Never take for granted that you’ll be eligible for the remortgage type you’re seeking. That said, you can use the following:
Verify your credit report
Lenders, to establish whether you’re eligible for a mortgage, will first go through your credit report.
A credit report contains details about your credit history- whether you’ve taken out loans in the past and if you repaid them. You’d want your credit report to look good so you will receive a loan at a low rate.
Get about organizing
After you receive the credit report from TransUnion, Experian, or Equifax-ensure that it is perfect.
In other words, make sure there aren’t any unpaid debts, identity theft, outdated information, errors committed by your lender, and so on. Check your credit report every six months to ensure your creditworthiness to a potential lender.
Set about improving your credit score
The higher your credit score, the better are your chances of qualifying for a loan at a lower rate.
Do your homework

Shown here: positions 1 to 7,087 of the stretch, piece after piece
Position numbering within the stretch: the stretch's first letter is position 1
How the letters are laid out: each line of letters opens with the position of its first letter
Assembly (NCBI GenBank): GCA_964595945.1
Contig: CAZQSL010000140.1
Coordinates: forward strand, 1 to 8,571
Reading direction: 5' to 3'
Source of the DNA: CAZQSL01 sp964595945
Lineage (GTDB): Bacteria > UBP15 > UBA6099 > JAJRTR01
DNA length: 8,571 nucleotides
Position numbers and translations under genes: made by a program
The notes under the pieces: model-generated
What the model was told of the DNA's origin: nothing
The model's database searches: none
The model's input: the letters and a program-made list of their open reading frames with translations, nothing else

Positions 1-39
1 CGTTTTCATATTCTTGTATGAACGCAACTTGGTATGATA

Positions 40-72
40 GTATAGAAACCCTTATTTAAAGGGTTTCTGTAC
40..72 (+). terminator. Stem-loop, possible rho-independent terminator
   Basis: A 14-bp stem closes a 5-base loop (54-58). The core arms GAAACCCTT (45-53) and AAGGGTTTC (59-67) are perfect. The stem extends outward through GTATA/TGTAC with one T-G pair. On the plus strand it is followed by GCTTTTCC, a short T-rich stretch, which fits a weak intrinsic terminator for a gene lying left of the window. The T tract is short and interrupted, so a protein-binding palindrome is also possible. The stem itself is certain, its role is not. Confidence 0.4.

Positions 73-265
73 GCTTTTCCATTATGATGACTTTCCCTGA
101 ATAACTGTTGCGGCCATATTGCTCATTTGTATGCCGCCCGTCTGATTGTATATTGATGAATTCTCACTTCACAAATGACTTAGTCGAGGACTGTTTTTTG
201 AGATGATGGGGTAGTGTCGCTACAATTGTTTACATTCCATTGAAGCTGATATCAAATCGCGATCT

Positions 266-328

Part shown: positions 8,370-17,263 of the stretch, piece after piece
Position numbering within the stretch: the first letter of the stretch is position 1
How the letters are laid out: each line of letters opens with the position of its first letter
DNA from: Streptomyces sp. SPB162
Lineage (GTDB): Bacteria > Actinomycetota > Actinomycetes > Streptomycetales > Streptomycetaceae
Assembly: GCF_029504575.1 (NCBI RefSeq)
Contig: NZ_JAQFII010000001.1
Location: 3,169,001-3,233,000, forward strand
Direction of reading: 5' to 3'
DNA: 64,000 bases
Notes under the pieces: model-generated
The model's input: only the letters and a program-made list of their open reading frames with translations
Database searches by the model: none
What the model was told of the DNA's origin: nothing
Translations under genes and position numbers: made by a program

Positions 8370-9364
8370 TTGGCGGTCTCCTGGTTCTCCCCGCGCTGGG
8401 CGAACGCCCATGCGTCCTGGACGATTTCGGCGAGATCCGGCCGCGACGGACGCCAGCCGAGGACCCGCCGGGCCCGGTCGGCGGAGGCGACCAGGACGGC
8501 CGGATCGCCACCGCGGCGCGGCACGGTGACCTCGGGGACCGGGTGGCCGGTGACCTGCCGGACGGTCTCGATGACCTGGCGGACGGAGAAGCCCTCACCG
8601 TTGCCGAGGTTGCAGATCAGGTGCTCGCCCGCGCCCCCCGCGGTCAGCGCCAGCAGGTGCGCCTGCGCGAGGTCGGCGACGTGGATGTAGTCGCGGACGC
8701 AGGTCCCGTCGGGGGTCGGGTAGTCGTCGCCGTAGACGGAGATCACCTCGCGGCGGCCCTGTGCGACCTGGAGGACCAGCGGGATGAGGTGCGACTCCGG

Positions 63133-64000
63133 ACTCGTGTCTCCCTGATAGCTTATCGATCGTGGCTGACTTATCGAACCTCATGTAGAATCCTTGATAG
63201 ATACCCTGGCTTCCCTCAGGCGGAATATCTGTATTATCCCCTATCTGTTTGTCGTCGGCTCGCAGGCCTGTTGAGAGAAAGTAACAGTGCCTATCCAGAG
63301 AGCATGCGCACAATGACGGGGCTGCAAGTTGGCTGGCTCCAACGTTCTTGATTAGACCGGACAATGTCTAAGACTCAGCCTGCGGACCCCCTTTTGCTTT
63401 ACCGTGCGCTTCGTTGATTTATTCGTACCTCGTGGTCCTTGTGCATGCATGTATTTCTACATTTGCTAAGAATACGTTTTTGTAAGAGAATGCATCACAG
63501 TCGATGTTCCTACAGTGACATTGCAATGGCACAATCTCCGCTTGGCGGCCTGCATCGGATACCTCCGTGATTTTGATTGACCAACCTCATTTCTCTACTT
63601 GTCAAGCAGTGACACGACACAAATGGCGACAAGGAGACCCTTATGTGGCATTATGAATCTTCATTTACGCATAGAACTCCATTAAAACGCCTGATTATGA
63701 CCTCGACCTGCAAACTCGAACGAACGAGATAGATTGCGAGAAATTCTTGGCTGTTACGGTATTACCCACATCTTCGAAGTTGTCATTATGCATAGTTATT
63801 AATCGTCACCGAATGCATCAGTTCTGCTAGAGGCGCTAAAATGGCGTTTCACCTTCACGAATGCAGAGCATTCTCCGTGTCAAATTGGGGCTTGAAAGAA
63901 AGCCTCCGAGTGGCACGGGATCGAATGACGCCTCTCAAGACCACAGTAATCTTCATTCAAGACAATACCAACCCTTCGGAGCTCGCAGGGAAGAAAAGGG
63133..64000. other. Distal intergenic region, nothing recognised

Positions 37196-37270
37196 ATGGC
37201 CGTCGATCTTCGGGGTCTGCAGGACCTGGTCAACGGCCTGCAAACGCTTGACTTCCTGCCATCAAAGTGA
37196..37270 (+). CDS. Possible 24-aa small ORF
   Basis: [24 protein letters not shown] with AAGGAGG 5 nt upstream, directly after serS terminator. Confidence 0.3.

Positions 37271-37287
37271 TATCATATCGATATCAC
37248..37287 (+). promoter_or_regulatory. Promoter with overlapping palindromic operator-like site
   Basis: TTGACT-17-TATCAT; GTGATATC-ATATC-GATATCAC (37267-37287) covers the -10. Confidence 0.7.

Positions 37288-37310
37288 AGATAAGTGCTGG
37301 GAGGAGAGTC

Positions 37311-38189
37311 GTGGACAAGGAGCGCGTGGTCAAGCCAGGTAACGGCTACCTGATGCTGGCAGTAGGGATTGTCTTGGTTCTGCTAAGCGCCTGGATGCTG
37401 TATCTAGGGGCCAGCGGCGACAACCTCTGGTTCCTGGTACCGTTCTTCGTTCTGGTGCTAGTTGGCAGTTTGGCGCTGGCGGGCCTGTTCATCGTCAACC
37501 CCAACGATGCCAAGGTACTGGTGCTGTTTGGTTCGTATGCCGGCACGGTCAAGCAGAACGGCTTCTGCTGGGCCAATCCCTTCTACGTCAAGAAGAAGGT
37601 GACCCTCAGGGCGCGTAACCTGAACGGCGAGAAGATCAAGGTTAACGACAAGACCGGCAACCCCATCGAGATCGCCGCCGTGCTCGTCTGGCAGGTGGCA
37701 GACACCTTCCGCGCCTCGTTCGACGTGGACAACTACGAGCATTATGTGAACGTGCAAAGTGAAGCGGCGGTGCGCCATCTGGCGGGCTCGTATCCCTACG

Take your time researching different types of loans, lenders, and agents or brokers before making a decision.
Make up your mind on the mortgage type that’ll be suitable for you
It is for you to decide whether you’ll be more comfortable with a fixed or variable-rate mortgage.
Fees associated with your remortgage deal
While reviewing the savings, you could make from a remortgage, take into account the remortgaging charges or fees. Remortgaging costs usually include valuation, administration, legal, and arrangement fees.
Find a great deal on your next mortgage
Whatever term suits your budget we can help you find a solution. Ratewise can match you with a local broker that knows how to help—regardless of your credit score! Get pre-approved today.
Can I remortgage with bad credit?
You can remortgage with bad credit, although you may not get as good of a deal as you would if you were applying with a higher credit score.
Your lender may charge a higher interest rate so consider taking a few months to raise your score before you apply.
How much does remortgaging cost?
The cost of remortgaging includes legal fees of around $1,000 to set up your new deal. If you have a high mortgage balance still, your new lender may help you cover the fees.
How do you remortgage?
To remortgage, you switch from one mortgage lender to another. You would need to apply to remortgage with the new lender and be approved.
Remortgaging is only worth it when you can get a better interest rate than what you already have.
Why should I remortgage?
You should remortgage if you are unhappy with your current mortgage terms or interest rate. Remortgaging can potentially get you a cheaper rate and save you money in the long run.